Registration opened on September 9th, but for the first week, it was only open to runners who had beat the qualifying time by 5-20 minutes. I was unbelievably happy with my qualifying time (as we Boston Marathoners call it, BQ) of 3:31:25, a full 3 minutes and 35 seconds faster than I needed, but I was really nervous that the race would fill up before I could get in. When registration opened for all qualifiers on Monday the 16th, I immediately registered. But of course, I didn’t find out if I got in. Registration was not first come first served, but rather continued to be based on qualifying time. Registration closed on the 20th, but runners still didn’t find out what the cut off would be. Did 10,000 people beat the qualifying time by 4:30 minutes? Or were there a lot of “squeakers” who barely made the cut off time? I didn’t know and I was trying not to worry. I consoled myself – if I didn’t get in, I would register for BOTH the DC rock’n’roll marathon and the Flying Pig Marathon. But of course…how would that compare to Boston? It would be heartbreaking to qualify and STILL not be fast enough to get in.

Boston Athletic Association announced that it would accept/reject runners on Wednesday, September 25. So I woke up at 6:30am and immediately started checking my email. Nothing. All morning long, I could do nothing but hit refresh on my email and check my credit card account – a pending charge was a good sign. If it went away, I probably would not be getting the email that I wanted.

After waiting all morning, I decided to go for a lunchtime run. It was a beautiful day and I managed to forget about registration for a little while…until I got back to the gym where I immediately checked my email. The top email was my ACCEPTANCE email!!!!!!!!!!!!!!!!!!!!!!!!!!!!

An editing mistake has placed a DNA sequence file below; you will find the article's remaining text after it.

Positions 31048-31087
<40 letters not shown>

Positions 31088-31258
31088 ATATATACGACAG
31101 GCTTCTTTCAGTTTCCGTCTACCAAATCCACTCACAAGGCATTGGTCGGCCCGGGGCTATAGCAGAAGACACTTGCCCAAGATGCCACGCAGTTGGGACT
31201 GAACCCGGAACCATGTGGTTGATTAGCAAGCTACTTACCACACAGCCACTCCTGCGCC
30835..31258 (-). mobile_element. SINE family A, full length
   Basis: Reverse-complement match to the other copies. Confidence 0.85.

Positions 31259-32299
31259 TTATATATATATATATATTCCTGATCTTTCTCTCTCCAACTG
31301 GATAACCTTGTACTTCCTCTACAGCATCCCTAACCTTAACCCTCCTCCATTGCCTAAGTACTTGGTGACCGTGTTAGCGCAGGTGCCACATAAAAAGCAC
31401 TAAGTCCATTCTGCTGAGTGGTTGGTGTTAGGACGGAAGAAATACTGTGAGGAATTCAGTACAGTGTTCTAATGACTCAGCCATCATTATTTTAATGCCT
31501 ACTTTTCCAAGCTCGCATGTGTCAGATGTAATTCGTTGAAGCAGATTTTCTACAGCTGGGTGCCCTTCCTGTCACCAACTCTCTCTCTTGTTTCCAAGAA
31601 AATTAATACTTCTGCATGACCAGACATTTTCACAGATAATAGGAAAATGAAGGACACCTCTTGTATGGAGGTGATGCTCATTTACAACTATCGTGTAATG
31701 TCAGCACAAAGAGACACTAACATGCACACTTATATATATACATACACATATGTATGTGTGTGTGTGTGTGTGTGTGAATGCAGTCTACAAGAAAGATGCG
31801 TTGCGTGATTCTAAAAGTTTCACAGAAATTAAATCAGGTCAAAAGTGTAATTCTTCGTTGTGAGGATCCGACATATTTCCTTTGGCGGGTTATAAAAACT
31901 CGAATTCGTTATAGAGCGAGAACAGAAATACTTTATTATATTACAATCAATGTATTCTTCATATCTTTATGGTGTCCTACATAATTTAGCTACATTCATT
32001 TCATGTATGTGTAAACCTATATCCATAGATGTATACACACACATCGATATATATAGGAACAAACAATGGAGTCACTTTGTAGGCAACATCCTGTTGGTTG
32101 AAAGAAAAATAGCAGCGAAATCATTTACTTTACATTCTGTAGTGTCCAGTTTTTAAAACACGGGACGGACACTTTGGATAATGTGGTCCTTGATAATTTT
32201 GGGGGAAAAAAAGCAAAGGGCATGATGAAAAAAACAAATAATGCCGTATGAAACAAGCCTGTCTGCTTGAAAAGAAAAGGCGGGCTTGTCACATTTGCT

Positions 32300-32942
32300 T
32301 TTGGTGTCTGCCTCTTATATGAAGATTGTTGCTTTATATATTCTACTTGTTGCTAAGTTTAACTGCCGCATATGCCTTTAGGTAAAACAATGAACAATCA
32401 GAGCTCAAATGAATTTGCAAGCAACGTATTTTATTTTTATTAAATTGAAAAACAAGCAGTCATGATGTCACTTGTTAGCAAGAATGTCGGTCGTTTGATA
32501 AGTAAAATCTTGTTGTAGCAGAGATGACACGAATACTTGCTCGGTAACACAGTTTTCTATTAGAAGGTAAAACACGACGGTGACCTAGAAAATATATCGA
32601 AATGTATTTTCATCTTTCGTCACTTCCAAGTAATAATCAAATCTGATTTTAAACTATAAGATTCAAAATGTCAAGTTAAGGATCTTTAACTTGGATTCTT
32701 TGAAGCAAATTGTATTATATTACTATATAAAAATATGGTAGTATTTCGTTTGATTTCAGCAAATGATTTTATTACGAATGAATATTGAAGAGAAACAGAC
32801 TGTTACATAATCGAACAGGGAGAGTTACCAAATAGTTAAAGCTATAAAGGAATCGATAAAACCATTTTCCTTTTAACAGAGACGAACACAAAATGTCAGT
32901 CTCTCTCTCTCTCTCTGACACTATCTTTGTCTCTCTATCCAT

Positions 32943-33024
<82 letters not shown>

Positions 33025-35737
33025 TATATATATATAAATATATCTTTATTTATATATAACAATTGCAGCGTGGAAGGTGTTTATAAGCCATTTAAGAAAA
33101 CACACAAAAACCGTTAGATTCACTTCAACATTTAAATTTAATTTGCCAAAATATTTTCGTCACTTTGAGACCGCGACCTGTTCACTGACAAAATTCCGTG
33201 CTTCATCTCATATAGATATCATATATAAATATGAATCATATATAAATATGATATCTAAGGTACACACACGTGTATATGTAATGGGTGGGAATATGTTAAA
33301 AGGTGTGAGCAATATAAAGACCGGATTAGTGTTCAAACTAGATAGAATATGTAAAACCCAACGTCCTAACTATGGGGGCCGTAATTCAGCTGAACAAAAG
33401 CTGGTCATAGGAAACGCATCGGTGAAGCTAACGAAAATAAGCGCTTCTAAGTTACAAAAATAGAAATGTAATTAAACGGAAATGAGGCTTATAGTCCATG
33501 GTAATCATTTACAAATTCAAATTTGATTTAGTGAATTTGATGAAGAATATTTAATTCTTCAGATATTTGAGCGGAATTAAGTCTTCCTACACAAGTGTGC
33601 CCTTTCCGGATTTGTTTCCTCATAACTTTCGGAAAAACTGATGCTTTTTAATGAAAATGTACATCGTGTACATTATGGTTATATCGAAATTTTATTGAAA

Within 2 hours, I had my flight and hotel booked and I had announced to everyone that I know (and some people that I don’t!) that I, MarathonMennone, had accomplished the dream. I ran, I qualified, I registered. I was accepted. I am in.

There’s no way around it – the 2014 Boston Marathon will be bittersweet. Our hearts will be solemn as we stand at the starting line and I know that we will all be looking over our shoulders as we cross the finish line. Not because we’re afraid, but rather to acknowledge those who didn’t make it across in 2013.

Friday, May 10, 2013

Where to go from here?

I'm still processing Sunday's race. I'm trying to figure out how it happened - how do you go from running 26.2 miles in 3 hours and 44 minutes to in just over 3 and a half hours? What was it that pushed me to accomplishing this major goal? How did I cruise for so long without feeling sick, anxious, pained, tired?

There's probably a number of reasons contributing to success. First, this was, after all my 10th marathon. There has to be something said for running so many of these - I'm used to the starting line, used to water stations, used to working my way through crowds, used to pace groups, used to cheering crowds. I have my race shirt with my name on it. I know how many GUs I should eat. I know that if I drink gatorade at every aid station, I'll feel sick and so I have to alternate with water. So of course having previous experience helped.

I also started doing more stretching and massage therapy, something that I really haven't done too much of. I started doing yoga more seriously a while ago and I'm sure that contributed to my breaking 4 hours. Maybe more stretching and massages helped me not feel too sore 24 miles in? Maybe the stretching is strengthening muscles that I wasn't working before? I'm not sure and I don't want to assign 100% credit to stretching just yet. Let's see how I'm doing after a few more months.

The week before the race, I tried really hard to eat well. I didn't eat a lot of carbs, so that I could carbo-load the day before the race. I ate a pint of strawberries, blueberries, blackberries or raspberries every morning for a week. I know that a lot of berries have anti-inflammatory properties and of course, they're just plain good for you. Did that necessarily help me cut 30 seconds off my pace time? I can't say for sure, but I do know that I'll be eating a lot more berries in the future. On the day before race day, I ate carbs but didn't go crazy - an english muffin and raisin bran for breakfast, a SMALL bowl of pasta with bread and salad for lunch, and my burrito for dinner of course. It was lots of carbs but not so much food that I felt gross. I drank a lot of water, but didn't feel bloated on race day.